Wawa Versus Dawa: Trademark Dispute Blamed On A Need To Police That Doesn't Exist
from the wawa? dept
We've made the point before. In the pantheon of trademark disputes, the most commonly trotted out excuse for overt protectionism is nothing but a headfake. While companies often proclaim their bullying actions are a requirement under trademark law's provision for active policing of infringement, the fact is that this requirement does not mandate that companies roadblock any and all similar uses to their marks. Instead, the idea is that trademark holders cannot allow actual infringements to go unchallenged.
For an example of the difference, we can point to the current dispute between two companies in the food mart business, Dawa Food Mart and Wawa Inc. The former is a single store in New Jersey that has operated for two years now. The latter is a mid-sized chain that only recently decided that Dawa infringed on its trademarks.
According to The Courier-Post, Wawa has filed a federal trademark infringement lawsuit against Dawa Food Mart, located at 15 Lafayette Street in Paterson, Passaic County.
The Korean owner of Dawa Food Mart, identified only as Han in the report, explained to the Courier-Post that "Dawa" means "welcome" in his native language. The shop has been open for about two years now.
It's worth noting that Wawa has a long history of policing its trademark to near feverish degrees, having filed suit against tour and gaming companies that use the term "wawa" in their names. At least Dawa Food Mart is more in the marketplace ballpark, though even then we're talking about completely different animals. Add to that the difference in stature and offerings and it's unclear how likely any real confusion could possibly be.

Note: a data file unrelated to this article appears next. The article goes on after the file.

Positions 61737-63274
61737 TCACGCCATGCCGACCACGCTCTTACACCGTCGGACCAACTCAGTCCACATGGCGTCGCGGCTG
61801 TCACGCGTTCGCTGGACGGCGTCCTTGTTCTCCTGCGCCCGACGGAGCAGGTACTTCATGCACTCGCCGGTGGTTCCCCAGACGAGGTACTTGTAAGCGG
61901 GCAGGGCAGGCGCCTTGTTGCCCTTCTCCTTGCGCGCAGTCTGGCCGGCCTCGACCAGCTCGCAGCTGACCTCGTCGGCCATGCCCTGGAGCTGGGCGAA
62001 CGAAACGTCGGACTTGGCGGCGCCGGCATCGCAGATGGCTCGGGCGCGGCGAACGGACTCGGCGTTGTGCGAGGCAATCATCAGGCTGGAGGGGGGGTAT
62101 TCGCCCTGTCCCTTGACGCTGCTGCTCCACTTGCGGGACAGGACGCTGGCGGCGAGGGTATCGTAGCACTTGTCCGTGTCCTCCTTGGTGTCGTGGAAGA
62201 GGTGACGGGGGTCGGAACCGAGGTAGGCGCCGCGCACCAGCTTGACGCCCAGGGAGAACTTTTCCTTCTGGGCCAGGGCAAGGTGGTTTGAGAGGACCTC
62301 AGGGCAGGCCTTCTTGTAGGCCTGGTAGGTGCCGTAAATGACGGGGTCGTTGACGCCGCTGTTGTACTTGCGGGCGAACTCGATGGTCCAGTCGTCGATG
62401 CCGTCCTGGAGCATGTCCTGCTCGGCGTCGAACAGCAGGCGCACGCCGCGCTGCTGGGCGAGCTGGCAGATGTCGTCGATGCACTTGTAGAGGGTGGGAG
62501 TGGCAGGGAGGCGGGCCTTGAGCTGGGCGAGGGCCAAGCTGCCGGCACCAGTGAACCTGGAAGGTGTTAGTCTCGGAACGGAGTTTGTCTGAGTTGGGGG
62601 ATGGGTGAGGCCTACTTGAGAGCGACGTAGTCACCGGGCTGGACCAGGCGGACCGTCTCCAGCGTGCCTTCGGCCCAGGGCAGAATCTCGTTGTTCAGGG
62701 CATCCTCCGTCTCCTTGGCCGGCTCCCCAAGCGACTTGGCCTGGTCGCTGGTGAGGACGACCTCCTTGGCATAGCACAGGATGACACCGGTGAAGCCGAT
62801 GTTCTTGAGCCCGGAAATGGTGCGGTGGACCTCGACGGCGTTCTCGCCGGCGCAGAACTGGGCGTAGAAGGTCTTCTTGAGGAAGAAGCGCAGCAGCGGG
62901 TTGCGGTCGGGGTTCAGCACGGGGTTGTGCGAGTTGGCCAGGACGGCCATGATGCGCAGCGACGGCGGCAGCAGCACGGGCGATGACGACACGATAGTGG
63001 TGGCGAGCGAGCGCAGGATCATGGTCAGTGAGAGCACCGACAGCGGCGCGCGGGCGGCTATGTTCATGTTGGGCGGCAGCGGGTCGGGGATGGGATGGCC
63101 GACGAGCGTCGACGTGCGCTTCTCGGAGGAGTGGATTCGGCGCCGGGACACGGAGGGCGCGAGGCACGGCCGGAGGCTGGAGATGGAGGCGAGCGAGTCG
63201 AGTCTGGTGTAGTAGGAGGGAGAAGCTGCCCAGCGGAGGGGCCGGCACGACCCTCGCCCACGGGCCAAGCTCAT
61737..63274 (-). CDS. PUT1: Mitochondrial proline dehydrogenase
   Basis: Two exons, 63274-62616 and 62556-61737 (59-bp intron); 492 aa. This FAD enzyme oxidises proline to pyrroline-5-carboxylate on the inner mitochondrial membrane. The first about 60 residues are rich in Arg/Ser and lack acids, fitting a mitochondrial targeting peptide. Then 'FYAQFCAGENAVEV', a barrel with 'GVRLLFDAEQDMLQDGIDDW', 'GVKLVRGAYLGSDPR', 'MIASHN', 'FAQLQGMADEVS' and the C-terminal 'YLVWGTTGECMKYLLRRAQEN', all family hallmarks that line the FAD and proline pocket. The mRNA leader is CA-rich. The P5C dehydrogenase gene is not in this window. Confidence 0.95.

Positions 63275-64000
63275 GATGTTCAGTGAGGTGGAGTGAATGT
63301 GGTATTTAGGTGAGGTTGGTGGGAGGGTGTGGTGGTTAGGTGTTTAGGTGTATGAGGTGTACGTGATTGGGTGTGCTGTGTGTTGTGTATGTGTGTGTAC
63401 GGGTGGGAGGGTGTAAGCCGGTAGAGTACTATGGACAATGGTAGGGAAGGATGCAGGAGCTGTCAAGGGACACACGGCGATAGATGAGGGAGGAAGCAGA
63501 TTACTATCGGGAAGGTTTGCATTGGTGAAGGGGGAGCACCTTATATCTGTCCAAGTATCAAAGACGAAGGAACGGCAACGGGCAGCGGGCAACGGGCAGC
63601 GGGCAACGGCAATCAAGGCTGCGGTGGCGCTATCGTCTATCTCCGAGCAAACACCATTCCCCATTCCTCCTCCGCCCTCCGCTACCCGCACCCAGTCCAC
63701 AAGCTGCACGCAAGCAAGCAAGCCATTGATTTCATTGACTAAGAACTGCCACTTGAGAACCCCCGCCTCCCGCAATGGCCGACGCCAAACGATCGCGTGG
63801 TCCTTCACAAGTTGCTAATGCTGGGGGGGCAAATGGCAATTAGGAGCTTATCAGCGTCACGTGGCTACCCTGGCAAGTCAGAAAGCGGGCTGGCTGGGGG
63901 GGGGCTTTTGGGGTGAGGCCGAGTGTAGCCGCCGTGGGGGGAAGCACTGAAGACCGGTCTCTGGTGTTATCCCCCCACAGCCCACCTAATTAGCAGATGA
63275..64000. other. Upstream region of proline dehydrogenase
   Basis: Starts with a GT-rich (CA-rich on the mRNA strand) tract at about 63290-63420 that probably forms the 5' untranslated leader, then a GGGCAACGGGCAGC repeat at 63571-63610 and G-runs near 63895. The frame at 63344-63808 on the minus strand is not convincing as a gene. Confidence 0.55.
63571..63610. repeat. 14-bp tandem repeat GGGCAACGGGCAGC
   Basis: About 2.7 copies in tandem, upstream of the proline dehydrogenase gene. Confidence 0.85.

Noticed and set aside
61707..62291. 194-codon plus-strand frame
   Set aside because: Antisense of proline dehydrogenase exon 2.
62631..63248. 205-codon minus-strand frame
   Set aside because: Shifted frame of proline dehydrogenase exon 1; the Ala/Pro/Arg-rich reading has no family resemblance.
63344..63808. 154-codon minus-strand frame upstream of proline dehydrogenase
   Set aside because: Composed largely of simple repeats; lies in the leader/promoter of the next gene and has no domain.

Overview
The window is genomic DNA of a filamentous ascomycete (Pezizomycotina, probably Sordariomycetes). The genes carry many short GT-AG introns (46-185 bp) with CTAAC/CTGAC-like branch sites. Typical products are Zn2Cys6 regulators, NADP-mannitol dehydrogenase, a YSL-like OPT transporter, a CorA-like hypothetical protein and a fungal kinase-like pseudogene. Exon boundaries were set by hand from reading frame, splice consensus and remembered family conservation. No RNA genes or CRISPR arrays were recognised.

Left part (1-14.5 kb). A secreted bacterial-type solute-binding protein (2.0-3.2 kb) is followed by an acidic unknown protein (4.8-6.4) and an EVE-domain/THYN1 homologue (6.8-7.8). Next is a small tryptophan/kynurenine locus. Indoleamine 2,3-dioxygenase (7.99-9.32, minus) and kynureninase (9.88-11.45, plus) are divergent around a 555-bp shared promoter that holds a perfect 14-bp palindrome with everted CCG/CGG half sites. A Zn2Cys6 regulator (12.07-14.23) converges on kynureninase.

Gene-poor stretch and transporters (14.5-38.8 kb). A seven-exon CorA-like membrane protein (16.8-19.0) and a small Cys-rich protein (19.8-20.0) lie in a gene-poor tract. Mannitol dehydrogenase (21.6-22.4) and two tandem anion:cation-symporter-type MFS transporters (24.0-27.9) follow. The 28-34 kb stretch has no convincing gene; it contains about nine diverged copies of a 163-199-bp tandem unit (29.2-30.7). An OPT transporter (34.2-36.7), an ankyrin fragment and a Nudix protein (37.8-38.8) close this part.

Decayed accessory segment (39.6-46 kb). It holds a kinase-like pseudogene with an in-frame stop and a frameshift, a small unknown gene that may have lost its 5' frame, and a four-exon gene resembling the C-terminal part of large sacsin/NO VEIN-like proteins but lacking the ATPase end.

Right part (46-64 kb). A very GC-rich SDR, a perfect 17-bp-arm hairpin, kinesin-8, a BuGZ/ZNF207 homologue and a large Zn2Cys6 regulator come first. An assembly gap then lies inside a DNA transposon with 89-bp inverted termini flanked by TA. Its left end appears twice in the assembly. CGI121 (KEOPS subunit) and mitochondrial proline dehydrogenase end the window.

And, since the potential confusion is really the question in trademark actions, you might have expected Wawa to make the claim for it when asked to comment on the suit. But it only did so in a roundabout way, instead seeming to fall back on the old requirement to police excuse.
"Wawa spokeswoman Lori Bruce told the newspaper that the lawsuit is about fulfilling an "obligation to protect consumers from any likelihood of confusion" and protecting "the brand name," symbolized by the Canada goose whose name is a direct translation from the Native American language used in the region."
There are some barriers to Dawa winning out, which mostly amounts to both brands using the color red on signage. Still, it seems silly to soberly worry about any real customer confusion here.